4 FM quick reads on maintenance management
1. Avoiding Outsourcing Failure
I'm Dan Hounsell, editor of Maintenance Solutions magazine. Today's topic is avoiding outsourcing failure.
Directly or indirectly, all maintenance and engineering managers have experience with outsourcing. Many have found great success with outsourcing endeavors, but even more have found problems — even serious failures — with outsourcing contracts and contractors, says Michael Cowley, president of CE Maintenance Solutions, who provides maintenance training, coaching, and consulting services.
Outsourcing can be an effective tool to help managers and organizations make progress toward productivity and effectiveness, but outsourcing is not always a less-expensive or even successful alternative. And there is one common mistake managers make most often that is fatal to the process, Cowley says.
An array of problems, from hiring the wrong contractor or setting unrealistic goals to inadequate contract details or inflexible contracts, can ruin the relationship between the contractor and the manager and lead to outsourcing failure.
Good outsourcing contractors perform an autopsy after the death of an outsourcing contract to determine the reasons it failed and steps the parties involved can take to prevent future problems.
But here is the single most common cause of outsourcing failure: Building owners and managers who fail to understand the existing scope of work and do not offer a vision for measurable maintenance performance.
It might seem difficult to believe that most managers or owners are clueless about the details of the scope or statement of work for the existing job or workers, but it's true, Cowley says. Then they hire a contractor to do the work and expect that company to understand the organization's needs or wants, based only on a one-hour bid meeting and a 10-page document.
Energy Savings and Maintenance
I'm Dan Hounsell, editor of Maintenance Solutions magazine. Today's topic is energy savings and maintenance.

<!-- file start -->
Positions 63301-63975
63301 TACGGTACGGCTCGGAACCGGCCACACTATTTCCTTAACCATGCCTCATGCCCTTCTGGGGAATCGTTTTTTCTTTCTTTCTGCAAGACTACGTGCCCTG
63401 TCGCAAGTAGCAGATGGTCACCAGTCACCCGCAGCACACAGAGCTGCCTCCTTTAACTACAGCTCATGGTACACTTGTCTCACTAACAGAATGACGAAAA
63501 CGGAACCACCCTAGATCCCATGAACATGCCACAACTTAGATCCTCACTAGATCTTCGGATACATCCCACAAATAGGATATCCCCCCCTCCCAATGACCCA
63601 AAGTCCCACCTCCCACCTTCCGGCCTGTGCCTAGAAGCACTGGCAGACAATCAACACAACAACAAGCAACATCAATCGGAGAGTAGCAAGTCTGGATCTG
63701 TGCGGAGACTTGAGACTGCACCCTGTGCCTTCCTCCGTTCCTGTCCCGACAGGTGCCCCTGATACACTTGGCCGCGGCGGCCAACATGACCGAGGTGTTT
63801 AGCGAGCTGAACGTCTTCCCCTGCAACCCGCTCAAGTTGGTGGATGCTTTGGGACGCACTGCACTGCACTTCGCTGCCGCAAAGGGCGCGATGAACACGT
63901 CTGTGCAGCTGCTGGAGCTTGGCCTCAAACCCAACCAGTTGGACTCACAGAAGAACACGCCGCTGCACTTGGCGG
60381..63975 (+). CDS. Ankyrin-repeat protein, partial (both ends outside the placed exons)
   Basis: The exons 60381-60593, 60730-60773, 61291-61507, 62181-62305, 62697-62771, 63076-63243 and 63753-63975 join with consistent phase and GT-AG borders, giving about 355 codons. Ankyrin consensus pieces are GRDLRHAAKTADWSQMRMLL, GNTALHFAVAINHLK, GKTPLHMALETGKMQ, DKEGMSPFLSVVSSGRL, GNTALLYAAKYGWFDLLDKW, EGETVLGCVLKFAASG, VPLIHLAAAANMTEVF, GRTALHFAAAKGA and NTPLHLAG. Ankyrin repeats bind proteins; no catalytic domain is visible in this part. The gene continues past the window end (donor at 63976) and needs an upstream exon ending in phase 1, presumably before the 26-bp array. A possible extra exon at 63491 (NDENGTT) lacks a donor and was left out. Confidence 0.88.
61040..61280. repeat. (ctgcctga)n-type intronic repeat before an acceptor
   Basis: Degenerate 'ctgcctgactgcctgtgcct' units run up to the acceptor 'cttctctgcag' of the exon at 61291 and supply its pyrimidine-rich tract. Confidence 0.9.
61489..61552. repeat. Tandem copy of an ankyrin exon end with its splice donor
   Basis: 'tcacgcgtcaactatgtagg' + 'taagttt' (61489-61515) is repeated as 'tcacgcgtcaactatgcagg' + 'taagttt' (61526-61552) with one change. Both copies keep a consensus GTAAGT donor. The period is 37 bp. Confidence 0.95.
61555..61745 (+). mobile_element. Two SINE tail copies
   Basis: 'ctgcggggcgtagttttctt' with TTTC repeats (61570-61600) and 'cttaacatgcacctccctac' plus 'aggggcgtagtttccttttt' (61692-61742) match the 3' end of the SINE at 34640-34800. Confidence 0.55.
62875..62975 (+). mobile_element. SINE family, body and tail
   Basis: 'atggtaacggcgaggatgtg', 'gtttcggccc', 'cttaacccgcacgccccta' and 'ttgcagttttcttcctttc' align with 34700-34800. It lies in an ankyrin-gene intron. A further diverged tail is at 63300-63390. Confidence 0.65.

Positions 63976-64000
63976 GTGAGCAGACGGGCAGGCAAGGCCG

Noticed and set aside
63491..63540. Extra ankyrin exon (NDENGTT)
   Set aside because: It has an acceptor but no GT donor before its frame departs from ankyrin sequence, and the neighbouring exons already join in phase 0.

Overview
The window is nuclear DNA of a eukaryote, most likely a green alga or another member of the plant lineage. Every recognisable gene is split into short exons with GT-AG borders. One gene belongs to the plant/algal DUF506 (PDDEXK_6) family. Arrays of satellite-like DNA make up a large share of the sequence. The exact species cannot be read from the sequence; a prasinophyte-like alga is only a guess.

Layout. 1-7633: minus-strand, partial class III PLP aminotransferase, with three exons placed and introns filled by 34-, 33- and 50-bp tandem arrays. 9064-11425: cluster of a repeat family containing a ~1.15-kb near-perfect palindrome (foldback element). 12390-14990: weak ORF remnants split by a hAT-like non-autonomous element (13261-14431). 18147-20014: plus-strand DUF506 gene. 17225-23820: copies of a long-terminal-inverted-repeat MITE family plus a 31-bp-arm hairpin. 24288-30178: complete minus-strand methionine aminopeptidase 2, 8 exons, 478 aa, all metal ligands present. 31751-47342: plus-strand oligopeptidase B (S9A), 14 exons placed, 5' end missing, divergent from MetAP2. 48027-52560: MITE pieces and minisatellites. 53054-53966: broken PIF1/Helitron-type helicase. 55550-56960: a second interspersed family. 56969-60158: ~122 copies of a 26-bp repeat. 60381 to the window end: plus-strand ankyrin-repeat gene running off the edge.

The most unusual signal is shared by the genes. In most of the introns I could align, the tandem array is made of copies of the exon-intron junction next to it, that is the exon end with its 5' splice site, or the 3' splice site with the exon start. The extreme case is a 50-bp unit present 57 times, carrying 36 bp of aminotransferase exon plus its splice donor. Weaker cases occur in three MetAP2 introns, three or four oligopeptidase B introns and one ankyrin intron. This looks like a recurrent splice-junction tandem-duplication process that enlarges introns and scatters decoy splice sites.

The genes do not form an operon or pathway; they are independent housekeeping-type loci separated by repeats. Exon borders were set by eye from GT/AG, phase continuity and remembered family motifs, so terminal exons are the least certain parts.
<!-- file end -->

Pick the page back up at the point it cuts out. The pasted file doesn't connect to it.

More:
Organizations that undertake substantial renovation or construction projects to supplement an existing, building portfolio always work to ensure the rigors of the development do not affect operations or occupants. But when those projects take place in a health care environment, that focus becomes even more critical.
The challenge of melding existing operations with construction projects has not impeded the unprecedented Vision 2010 expansion by Texas Children's Hospital in Houston. The $1.5 billion expansion coincides with a renewed focus on energy efficiency in the hospital's mechanical and electrical systems.
Two big components of the hospital's energy-management strategy are its building-automation system, or BAS, and its enterprise asset management system, or EAM. Milton spearheaded efforts to upgrade both the BAS and the EAM for the Vision 2010 expansion.
"In the transition, all of the new assets will be loaded into that database, and more information will go in with the asset than with the older system," says Skip Milton, the hospital's assistant director of facilities operations, energy, maintenance and operations. "We'll be able to link that asset tag to an operations and maintenance manual for that asset. We'll be able to link that asset tag to a floor plan on a computer-aided design drawing of where it's sitting."
For example, consider the challenge of maintaining filters on a 40-ton air-handling unit. When the differential pressure across the filter bank reaches a level at which technicians need to replace the filter, the EAM generates a work order so technicians know to perform preventive maintenance on the unit.
Says Milton, "We're saving a lot of money just by optimizing operations. We haven't spent any capital yet for energy management. We reduced energy consumption by $1.2 million."